The fab salmon-colored paper moved from suite digs at 915 Broadway to parts of two floors near Times Square in the recently renamed The New York Observer Building.
13. Horizon Media Inc.,
One Hudson Square
The international media consulting group consolidated its New York operation from three midtown office buildings into three floors, 14 through 16, in Trinity’s 1 Hudson Square.
14. Hachette Filipacchi,
1271 Avenue of the Americas
Elle publisher Hachette Filipacchi tightened its belt, moving its stateside offices from 1633 Broadway to space less than half that size, on three floors in the Time & Life Building formerly occupied by Lehman Brothers.
15. Carnegie Hall, 1633 Broadway
When the hall began a four-year renovation last winter, administrative staff were pushed six blocks south to 50,000 square feet in the Paramount Group’s 48-story 1633 Broadway at 50th Street. After the renovation, staff will return to the Carnegie Hall towers on 56th Street, formerly living quarters and studios rented by artists.
16. Publicis Modem,
4 Herald Square
Publicis Modem, the digital advertising arm of the Publicis Groupe–headquartered in 200,000 square feet at 4 Herald Square–consolidated from offices split between there and 75 Ninth Avenue into space at 85 10th Avenue, subleased from CBS College Sports.
17. Whitney Museum of American Art, 820 Washington Street
After getting kicked out of the Marcel Breuer building on Madison at 75th and into townhouses around the corner to free up the fifth floor for gallery space, the Whitney’s curatorial staff will once again share a roof with the galleries, in the museum’s new Renzo Piano building in the meatpacking district, scheduled to open in 2015.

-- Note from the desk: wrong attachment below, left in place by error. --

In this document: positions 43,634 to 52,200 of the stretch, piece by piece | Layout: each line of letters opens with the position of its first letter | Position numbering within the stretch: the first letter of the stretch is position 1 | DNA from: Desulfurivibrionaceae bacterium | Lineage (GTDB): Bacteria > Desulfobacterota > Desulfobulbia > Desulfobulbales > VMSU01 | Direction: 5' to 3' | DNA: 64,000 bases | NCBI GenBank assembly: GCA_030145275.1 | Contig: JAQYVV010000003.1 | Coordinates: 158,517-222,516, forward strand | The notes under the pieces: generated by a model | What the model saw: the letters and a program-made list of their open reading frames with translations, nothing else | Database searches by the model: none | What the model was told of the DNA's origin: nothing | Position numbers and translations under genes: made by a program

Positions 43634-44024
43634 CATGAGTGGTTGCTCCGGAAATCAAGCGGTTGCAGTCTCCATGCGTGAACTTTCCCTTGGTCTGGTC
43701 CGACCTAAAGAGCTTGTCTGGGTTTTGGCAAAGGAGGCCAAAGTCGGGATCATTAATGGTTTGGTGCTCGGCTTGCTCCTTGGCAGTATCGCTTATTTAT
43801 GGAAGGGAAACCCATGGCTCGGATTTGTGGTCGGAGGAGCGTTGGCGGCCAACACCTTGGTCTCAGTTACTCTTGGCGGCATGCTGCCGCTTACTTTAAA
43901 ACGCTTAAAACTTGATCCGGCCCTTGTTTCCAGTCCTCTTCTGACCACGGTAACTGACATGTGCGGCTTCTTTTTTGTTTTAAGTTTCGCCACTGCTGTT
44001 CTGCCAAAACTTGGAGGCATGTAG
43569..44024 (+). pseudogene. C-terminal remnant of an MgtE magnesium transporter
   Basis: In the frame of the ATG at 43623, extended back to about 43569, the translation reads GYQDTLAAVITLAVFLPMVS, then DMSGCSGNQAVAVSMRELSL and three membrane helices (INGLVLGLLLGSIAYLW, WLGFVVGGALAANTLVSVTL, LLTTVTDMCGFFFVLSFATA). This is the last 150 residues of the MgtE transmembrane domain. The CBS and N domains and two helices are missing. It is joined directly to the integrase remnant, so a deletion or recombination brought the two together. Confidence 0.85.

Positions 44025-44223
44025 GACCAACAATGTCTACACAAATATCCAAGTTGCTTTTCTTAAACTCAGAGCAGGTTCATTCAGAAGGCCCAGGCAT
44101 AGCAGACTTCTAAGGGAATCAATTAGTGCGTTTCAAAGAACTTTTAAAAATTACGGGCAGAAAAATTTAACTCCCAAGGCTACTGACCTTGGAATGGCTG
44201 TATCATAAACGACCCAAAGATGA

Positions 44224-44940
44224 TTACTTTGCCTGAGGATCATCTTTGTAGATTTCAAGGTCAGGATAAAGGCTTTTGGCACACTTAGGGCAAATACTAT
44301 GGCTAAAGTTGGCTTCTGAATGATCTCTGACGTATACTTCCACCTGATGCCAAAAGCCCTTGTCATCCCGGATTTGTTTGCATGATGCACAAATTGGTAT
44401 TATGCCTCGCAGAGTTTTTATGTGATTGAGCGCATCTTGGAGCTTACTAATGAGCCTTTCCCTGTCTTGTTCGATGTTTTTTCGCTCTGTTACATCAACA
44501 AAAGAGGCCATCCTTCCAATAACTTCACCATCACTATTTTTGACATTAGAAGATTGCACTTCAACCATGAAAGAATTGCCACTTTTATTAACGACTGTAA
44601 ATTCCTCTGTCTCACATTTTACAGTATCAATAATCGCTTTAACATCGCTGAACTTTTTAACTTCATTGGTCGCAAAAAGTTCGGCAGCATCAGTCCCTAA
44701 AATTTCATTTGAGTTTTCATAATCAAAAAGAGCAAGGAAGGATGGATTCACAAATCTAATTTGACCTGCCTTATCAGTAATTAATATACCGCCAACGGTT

LAW FIRMS (Teal)
1. Proskauer Rose,
11 Times Square
A shiny tower at Eighth and 42nd got its first tenant when the prominent law firm agreed to take 400,000 square feet. Proskauer’s moving expenses were certainly taken care of when its previous landlord, Morgan Stanley, offered tens of millions of dollars for the firm to vacate 12 floors at 1585 Broadway.
2. Desmarais LLP,
230 Park Avenue
The fledgling IP boutique opened its first-ever office on the 22,408-square-foot 26th floor of the Helmsley Building. John Desmarais, a former top-earner at Kirkland & Ellis LLP, broke away to found his own patent firm in 2009.
3. Klestadt & Winters,
570 Seventh Avenue
Times have been good to these bankruptcy lawyers, who left 292 Madison and took 8,870 square feet at 570 Seventh Avenue for 10 years.
4. Freshfields Bruckhaus
Deringer LLP, 601 Lexington
The Brit law firm handling the 2012 Olympic Games moved into 108,000 square feet at 601 Lexington Avenue, 50 percent more space than it occupied at 520 Madison.
5. Ladas & Parry LLP,
1040 Sixth Avenue
The IP lawyers took 24,000 square feet at Skyline’s newly refurbished building. They were formerly located at 26 West 61st Street.
6. Hargraves McConnell &
Costigan, 230 Park Avenue
This law firm, specializing in insurance, leaped from gray to gold this year, making the move from SL Green’s Graybar Building at 420 Lexington to 10,000 square feet in the Helmsley Building at 230 Park.